Ted Cruz is Getting the Iran-Contra Band Back Together
Not to be outdone by Donald Trump's Muslim-bashing, on Tuesday Texas Senator Ted Cruz unveiled his foreign policy team. Topping his "unlikely team of foreign policy rivals" are Frank Gaffney and retired General Jerry Boykin, extremists who respectively questioned President Obama's birthplace and declared of his own Muslim enemies, "I knew my God was bigger than his." Given his repeated declarations that Ronald Reagan was "a man who knew how to deal with the Iranians," it's no surprise that Cruz will turn to national security wisdom to Reagan-era advisors Michael Ledeen and Elliott Abrams.
What is surprising is that reporting from the Washington Post, Bloomberg and most other media outlets completely omits the critical roles of Abrams and Ledeen in the fiasco that was the Iran-Contra Scandal, the national embarrassment in which President Reagan negotiated with terrorists.
Iran-Contra, as you'll recall, almost laid waste to the Reagan presidency. Desperate to free U.S. hostages held by Iranian proxies in Lebanon, President Reagan provided weapons Tehran badly needed in its long war with Saddam Hussein (who, of course, was backed by the United States). In a clumsy and illegal attempt to skirt U.S. law, the proceeds of those sales were then funneled to the Contras fighting the Sandinistas in Nicaragua. And as the media appear not to recall, it was Michael Ledeen who established Iranian arms dealer Manucher Ghorbanifar as the middleman to Tehran and Elliott Abrams who then lied to Congress about the Reagan administration's scheme to unlawfully aid the Contras.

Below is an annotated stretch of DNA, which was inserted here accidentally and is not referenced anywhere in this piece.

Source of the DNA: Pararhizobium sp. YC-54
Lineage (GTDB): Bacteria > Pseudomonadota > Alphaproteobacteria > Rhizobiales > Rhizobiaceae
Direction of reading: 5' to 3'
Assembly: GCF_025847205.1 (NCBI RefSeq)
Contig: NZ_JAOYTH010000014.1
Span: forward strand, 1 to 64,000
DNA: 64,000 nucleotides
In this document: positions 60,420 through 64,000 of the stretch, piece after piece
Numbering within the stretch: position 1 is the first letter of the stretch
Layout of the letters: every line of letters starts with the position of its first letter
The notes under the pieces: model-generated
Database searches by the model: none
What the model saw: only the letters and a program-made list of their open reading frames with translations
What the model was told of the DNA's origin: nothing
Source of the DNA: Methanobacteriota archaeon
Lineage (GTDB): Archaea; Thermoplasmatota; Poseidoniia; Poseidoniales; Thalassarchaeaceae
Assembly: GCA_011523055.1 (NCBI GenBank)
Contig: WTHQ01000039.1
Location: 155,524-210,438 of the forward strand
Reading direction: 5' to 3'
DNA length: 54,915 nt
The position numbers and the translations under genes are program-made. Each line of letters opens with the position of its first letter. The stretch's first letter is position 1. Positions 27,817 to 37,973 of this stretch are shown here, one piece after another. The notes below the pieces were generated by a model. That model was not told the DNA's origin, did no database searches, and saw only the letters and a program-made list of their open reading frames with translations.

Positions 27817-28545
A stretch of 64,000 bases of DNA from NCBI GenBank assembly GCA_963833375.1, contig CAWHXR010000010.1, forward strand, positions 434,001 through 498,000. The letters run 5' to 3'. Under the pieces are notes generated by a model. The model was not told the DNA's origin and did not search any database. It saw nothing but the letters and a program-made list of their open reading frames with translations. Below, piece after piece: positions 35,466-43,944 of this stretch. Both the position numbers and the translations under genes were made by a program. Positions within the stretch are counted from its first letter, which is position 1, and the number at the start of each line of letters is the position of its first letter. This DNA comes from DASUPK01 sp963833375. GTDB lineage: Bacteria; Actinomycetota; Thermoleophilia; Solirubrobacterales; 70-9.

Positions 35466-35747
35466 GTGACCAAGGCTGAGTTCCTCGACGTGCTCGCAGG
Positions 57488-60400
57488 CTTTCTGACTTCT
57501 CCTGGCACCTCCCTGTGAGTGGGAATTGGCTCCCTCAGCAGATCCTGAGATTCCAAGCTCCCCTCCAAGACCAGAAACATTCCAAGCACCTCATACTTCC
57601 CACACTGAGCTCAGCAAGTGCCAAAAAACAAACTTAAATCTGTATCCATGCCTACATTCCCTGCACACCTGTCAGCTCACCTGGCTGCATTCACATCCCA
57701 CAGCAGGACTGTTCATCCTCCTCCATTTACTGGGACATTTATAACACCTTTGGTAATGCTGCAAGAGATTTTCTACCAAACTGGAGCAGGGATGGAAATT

As the New York Times recalled, Reagan's fiasco started with an emissary bearing gifts from the Gipper himself:
A retired Central Intelligence Agency official has confirmed to the Senate Intelligence Committee that on the secret mission to Teheran last May, Robert C. McFarlane and his party carried a Bible with a handwritten verse from President Reagan for Iranian leaders.
According to a person who has read the committee's draft report, the retired C.I.A. official, George W. Cave, an Iran expert who was part of the mission, said the group had 10 falsified passports, believed to be Irish, and a key-shaped cake to symbolize the anticipated ''opening'' to Iran.
As his diaries published in 2005 show, President Ronald Reagan was under no illusions about either the illegality of the scheme or that it constituted anything other than a swap of arms for hostages. On Thursday, December 5, 1985, Reagan wrote in his diary:
N.S.C. briefing--probably Bud's last. Subject was our undercover effort to free our 5 hostages held by terrorists in Lebanon. It is a complex undertaking with only a few of us in on it. I won't even write in the diary what we're up to.
Nevertheless, just two days later the Gipper wrote about that very topic. On Saturday, December 7, Reagan noted in his diary:
Day opened with "Rex" (our new dog) on our bed. I then had a meeting with Don R., Cap W. and Bud M., John P., Geo. Schultz and Mahan of C.I.A. This had to do with the complex plan which could return our 5 hostages & help some officials in Iran who want to turn that country from its present course & on to a better relationship with us. It calls for Israel selling some weapons to Iran. As they are delivered in installments by air our hostages will be released. The weapons will go to the moderate leaders in the army who are essential if there is to be a change to a more stable govt. We then sell Israel replacements for the delivered weapons. None of this is a gift--the Iranians pay cash for the weapons--so does Israel.